History’s Eyes on Soo

July 10, 2016 at 12:01 pm (books, entertainment, history) (, , , , )


On Broadway, she’s played, sung, “lived and breathed,” Eliza Schuyler Hamilton, now Phillipa Soo puts pen to paper – writing the foreword to a new book about the wife & widow of Alexander Hamilton.

Soo-Miranda_Hamilton

Woo-HOO! Right?

Alas, the projected bio is to be a children’s picture book: “Eliza: The Story of Elizabeth Schuyler Hamilton”, by Margaret McNamara (Schwartz & Wade, fall 2017).

Great for youthful readers (for whom, I guess, the “clean” Broadway cast album has been produced – since the play has become a hit with school teachers), but what about the rest of us?! _I_ cannot be the only reader interested in hearing more about “The Schuyler Sisters”: Angelica, Eliza – and Peggy.

Their history is particularly relevant to those of us in the north-east U.S., so close to the action of Albany, New York, where Philip J. Schuyler (a “Revolutionary War general, U.S. Senator, and business entrepreneur”) lived in a lovely mansion that still exists — and can be visited.

Schuyler Mansion NY State Historic Site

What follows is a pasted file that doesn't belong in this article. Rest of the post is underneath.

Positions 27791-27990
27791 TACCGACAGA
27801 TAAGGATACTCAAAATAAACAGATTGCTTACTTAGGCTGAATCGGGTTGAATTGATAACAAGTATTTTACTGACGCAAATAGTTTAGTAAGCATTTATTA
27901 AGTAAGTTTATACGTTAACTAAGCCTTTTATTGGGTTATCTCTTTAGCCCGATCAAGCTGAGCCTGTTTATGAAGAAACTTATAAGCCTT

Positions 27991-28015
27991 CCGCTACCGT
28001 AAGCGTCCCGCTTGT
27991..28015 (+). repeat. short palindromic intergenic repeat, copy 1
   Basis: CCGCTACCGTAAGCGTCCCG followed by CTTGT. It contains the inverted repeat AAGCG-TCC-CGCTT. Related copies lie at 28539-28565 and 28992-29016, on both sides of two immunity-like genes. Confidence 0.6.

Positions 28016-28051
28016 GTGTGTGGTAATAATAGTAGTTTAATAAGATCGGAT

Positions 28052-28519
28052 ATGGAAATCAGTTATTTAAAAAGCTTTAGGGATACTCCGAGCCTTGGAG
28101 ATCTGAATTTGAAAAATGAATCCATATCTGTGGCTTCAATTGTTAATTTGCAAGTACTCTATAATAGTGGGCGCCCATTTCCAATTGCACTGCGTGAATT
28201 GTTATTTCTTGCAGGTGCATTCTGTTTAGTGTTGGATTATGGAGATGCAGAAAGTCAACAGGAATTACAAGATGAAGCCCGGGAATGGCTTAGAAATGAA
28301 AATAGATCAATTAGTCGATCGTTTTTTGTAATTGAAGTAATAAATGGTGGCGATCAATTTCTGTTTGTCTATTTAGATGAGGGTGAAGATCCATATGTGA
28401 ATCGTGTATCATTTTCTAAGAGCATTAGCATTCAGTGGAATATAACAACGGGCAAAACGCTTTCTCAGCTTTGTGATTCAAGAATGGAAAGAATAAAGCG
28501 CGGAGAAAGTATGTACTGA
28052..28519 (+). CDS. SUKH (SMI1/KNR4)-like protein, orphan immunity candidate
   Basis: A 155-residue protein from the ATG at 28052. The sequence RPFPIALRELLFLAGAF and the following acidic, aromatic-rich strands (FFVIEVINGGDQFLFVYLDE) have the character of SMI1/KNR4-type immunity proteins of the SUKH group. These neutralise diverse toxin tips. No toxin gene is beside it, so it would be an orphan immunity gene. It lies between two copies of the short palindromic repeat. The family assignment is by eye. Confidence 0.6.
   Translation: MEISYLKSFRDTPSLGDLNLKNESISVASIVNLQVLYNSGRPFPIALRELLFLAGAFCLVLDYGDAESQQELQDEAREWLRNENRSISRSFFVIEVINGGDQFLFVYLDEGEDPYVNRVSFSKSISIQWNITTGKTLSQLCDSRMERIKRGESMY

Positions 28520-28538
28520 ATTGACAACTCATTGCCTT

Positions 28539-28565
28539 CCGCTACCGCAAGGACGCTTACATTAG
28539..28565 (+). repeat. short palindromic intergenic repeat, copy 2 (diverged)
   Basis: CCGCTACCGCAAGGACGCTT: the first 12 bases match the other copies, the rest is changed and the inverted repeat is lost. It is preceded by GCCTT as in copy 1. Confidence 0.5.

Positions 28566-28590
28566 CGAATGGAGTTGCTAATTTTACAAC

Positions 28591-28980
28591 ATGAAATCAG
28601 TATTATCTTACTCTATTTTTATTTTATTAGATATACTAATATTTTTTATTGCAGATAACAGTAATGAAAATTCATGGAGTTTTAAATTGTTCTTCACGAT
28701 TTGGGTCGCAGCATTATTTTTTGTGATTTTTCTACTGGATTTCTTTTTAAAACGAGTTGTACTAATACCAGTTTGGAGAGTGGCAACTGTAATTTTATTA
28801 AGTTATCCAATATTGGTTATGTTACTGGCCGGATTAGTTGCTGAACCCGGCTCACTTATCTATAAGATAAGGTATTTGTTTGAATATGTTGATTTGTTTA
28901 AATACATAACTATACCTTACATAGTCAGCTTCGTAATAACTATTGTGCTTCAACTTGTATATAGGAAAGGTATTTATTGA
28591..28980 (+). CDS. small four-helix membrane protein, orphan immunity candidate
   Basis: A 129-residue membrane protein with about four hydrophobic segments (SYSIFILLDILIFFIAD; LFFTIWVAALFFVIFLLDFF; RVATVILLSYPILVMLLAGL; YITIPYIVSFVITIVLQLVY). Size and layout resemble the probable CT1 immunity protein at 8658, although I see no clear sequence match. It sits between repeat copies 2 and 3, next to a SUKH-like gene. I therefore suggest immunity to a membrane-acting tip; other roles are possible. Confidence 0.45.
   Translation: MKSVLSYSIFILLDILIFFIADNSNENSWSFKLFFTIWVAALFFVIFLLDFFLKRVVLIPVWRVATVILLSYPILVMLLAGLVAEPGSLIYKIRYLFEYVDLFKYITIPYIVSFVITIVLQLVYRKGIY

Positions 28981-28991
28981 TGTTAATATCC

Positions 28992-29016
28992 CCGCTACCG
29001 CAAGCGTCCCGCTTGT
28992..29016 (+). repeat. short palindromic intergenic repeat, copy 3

Schuyler Mansion – a New York State Historic Site

Described on the website as, “The Georgian structure, reflecting Schuyler’s English tastes – was built on a bluff overlooking the Hudson River,” the house is open from May through October. Cost (in 2016 dollars) is a very reasonable $5.00 ($4 Seniors & Students; free for children under 12) [for groups, see their rate sheet]

  • NB: Combined tickets can be had for Crailo, the Van Rensselaer mansion, across the river.

Of course the main topic targeted is the life of Philip and Catharine (Van Rensselaer) Schuyler. ALTHOUGH there is a *special* tour offered this year (on selected days), “When Alexander Hamilton called Albany Home”. Surely, among the moments recounted will be Alexander’s marriage to Elizabeth – which took place here in 1780. [NOTE: THIS focus-tour is by reservation only]

Schuyler_Mansion interior

Maybe next year the Schuyler mansion will highlight Eliza Schuyler instead of Alexander Hamilton. One news story, about Phillipa Soo, highlights one reason I find Hamilton such a compelling listen:

“As Eliza, she’s got a trip through the ringer as the shy middle child of the wealthy, covetable Schuyler sisters; by falling for Hamilton in the first place, her fate is already sealed for a whole spectrum of heartbreak, including infidelity and, of course, death. She emerged as a key reason for the show’s emotional resonance, most especially delivered in her final-scene solo, in which she recounts Eliza’s accomplishments after her husband’s death, redeeming a somewhat lost historical figure through tears. It was the most notable part of Hamilton, for me—that Lin-Manuel Miranda would end the show by righting the essential erasure of a woman who was key to the creation of America”

— Julianne Escobado Shepherd